While Microsoft can’t release an app natively on iOS without giving Apple a 30% fee on every transaction, xCloud game streaming is now out of beta and fully available for iPhone and iPad users through Safari. It’s also available for PC.
The company has been testing cloud gaming through the web for a couple of months, and it’s now rolling out the feature to all Xbox Game Pass Ultimate members in 22 countries. If you’re a subscriber, you can visit xbox.com/play on Microsoft Edge, Chrome or Safari to play more than a hundred Xbox Game Pass games. If you’re not already a member, you can sign up for Game Pass Ultimate, which costs $15 per month or $1 for your first three months, via that site.
If you visit that page through Safari on iOS, you can create a shortcut to Xbox Cloud Gaming on your home screen. Simply tap the browser’s share button and choose a name for the progressive web app. You won’t be able to download an Xbox Cloud Gaming app from the App Store and play that way due to Apple’s game streaming restrictions.
You don’t necessarily need any extra hardware to play Xbox Cloud Gaming titles on your phone. There are more than 50 games with custom touch controls, including Minecraft Dungeons, Yakuza: Like A Dragon and Gears 5. Microsoft says around a sixth of people who play Game Pass titles through the cloud are using touch controls.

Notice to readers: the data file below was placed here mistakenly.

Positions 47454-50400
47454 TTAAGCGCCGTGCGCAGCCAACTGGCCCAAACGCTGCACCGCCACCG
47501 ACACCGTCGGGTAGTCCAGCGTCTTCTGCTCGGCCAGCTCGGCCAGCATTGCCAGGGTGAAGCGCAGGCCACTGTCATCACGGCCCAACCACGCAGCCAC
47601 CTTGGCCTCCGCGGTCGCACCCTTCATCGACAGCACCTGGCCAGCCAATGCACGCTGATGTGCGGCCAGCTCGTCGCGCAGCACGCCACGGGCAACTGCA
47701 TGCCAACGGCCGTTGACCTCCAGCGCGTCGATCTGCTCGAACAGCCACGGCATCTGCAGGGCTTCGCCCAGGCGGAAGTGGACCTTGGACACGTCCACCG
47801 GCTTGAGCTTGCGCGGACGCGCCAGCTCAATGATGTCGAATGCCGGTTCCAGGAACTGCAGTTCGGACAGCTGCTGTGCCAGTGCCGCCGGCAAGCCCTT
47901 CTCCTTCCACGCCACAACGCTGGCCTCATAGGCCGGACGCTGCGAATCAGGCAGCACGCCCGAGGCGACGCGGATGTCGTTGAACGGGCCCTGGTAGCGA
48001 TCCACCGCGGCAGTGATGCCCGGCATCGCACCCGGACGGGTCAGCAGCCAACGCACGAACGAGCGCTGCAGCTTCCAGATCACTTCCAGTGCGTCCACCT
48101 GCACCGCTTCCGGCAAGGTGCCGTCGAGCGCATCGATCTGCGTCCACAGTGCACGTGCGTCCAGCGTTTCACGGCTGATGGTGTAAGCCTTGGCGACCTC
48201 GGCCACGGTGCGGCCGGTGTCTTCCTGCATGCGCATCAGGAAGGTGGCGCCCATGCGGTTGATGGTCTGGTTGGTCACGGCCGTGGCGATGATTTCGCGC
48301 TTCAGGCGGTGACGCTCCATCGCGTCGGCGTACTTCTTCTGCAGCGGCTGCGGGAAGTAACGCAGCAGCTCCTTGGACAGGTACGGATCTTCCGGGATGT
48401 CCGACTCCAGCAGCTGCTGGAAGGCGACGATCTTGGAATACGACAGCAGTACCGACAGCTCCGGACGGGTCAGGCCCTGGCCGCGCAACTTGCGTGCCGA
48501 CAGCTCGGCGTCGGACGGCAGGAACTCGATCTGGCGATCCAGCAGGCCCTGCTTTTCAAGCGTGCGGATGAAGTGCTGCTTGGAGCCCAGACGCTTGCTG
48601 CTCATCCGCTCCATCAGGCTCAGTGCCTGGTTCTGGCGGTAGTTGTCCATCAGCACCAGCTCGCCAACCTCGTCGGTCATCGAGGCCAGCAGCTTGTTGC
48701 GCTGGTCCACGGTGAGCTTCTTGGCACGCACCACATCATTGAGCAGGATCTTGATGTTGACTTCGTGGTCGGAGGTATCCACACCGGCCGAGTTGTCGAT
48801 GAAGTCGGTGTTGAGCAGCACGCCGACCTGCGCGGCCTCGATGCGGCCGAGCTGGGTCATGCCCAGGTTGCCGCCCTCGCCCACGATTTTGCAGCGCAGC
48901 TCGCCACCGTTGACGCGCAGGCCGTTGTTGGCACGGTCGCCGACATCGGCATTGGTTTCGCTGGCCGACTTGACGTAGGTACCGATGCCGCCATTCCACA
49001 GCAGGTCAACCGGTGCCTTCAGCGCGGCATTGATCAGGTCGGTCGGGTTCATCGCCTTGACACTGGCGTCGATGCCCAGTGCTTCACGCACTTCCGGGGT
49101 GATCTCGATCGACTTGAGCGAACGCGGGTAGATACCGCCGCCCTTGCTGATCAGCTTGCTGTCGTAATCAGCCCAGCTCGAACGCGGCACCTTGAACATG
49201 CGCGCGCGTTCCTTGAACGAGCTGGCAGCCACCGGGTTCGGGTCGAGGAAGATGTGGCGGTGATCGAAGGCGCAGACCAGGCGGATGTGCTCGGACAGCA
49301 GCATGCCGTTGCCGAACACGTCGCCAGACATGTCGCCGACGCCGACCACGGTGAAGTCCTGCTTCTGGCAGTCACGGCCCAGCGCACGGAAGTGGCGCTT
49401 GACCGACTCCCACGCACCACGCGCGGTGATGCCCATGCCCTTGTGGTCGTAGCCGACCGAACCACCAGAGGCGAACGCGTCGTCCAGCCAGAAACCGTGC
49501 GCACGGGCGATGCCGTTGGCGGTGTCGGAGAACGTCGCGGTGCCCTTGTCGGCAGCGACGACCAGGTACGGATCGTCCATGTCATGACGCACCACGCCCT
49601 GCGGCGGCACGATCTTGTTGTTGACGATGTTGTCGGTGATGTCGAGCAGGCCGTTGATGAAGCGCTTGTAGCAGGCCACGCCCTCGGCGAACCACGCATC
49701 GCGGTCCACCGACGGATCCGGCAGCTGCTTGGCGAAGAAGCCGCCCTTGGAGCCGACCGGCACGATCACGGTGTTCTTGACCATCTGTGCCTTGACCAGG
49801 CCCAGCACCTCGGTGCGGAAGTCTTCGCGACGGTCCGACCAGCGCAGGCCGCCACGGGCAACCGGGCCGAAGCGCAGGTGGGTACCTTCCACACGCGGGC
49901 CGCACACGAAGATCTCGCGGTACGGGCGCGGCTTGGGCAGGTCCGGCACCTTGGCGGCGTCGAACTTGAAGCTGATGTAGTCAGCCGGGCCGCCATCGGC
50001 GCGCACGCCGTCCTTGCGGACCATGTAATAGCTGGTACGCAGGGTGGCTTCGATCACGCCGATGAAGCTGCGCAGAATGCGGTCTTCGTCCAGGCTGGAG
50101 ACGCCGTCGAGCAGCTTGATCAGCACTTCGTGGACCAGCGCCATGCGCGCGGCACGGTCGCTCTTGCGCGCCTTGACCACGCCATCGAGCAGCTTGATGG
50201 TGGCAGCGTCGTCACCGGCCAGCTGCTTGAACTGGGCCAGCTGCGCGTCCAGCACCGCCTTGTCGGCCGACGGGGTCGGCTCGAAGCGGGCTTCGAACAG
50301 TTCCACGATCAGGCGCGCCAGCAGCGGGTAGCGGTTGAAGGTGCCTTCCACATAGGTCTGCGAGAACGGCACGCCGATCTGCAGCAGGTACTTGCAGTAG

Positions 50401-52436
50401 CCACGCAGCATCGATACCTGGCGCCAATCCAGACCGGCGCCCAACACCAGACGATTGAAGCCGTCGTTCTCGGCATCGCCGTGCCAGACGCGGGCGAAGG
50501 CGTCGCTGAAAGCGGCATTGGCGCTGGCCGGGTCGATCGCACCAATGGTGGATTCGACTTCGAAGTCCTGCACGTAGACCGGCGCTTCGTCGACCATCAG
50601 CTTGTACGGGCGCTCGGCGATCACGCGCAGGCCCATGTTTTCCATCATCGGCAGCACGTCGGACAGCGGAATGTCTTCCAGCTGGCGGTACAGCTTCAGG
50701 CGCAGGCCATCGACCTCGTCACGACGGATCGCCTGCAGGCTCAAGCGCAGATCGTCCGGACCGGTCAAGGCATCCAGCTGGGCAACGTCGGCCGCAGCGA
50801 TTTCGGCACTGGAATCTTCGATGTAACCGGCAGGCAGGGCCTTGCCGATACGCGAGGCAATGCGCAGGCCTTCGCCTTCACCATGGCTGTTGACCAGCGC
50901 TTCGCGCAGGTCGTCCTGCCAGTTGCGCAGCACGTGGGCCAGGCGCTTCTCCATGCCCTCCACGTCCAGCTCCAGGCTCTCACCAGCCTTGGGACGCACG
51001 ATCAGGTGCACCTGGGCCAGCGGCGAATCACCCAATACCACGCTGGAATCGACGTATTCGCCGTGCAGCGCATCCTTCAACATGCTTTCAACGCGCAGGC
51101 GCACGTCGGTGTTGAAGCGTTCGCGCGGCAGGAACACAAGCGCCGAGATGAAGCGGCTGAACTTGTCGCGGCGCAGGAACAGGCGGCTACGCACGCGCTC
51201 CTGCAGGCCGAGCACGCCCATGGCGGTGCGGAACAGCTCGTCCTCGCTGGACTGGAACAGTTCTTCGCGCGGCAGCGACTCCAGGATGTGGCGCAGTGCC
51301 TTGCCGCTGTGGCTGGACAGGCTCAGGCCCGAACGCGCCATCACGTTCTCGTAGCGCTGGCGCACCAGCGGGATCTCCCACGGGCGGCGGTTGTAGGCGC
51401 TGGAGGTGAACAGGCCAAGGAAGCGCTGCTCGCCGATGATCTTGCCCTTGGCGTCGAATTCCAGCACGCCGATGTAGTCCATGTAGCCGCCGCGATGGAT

Aside from the Xbox Wireless Controller, Xbox Cloud Gaming supports a number of first- and third-party peripherals, such as Razer Kishi and Backbone One controllers designed for iOS. You can even use Sony’s PlayStation 4 controller, the DualShock 4. At least for now, you’ll need a controller to use Xbox Cloud Gaming on PC as mouse and keyboard inputs aren’t supported.
The web browser and iOS move isn’t the only upgrade Microsoft announced for Xbox Cloud Gaming. The company has been improving the service’s infrastructure and it now runs on custom Xbox Series X hardware. Games will now stream at up to 1080p and up to 60 frames per second. That’s a great enhancement that should make playing on Xbox Cloud Gaming look better and feel smoother.
These rollouts don’t fix the issue of having a poor internet connection, however. Xbox Cloud Gaming requires a minimum speed of 10Mbps and Microsoft recommends a 5Ghz Wi-Fi connection. Millions of Americans still lack reliable, fast and affordable Internet access. That’s a barrier to Microsoft’s goal of reaching as many gamers as possible, and the company’s trying to do something about that by expanding internet access across the US.
There’s no sign as yet of the Xbox Cloud Gaming streaming sticks or smart TV apps that Microsoft is working on. Still, the browser and iOS rollouts are important steps on Microsoft’s long journey of breaking major games free from consoles and powerful PCs and making them as accessible as possible. So, the next time you’re hanging out at a park this summer, you can take along an iPad or iPhone and a controller and play Xbox games while enjoying some great weather.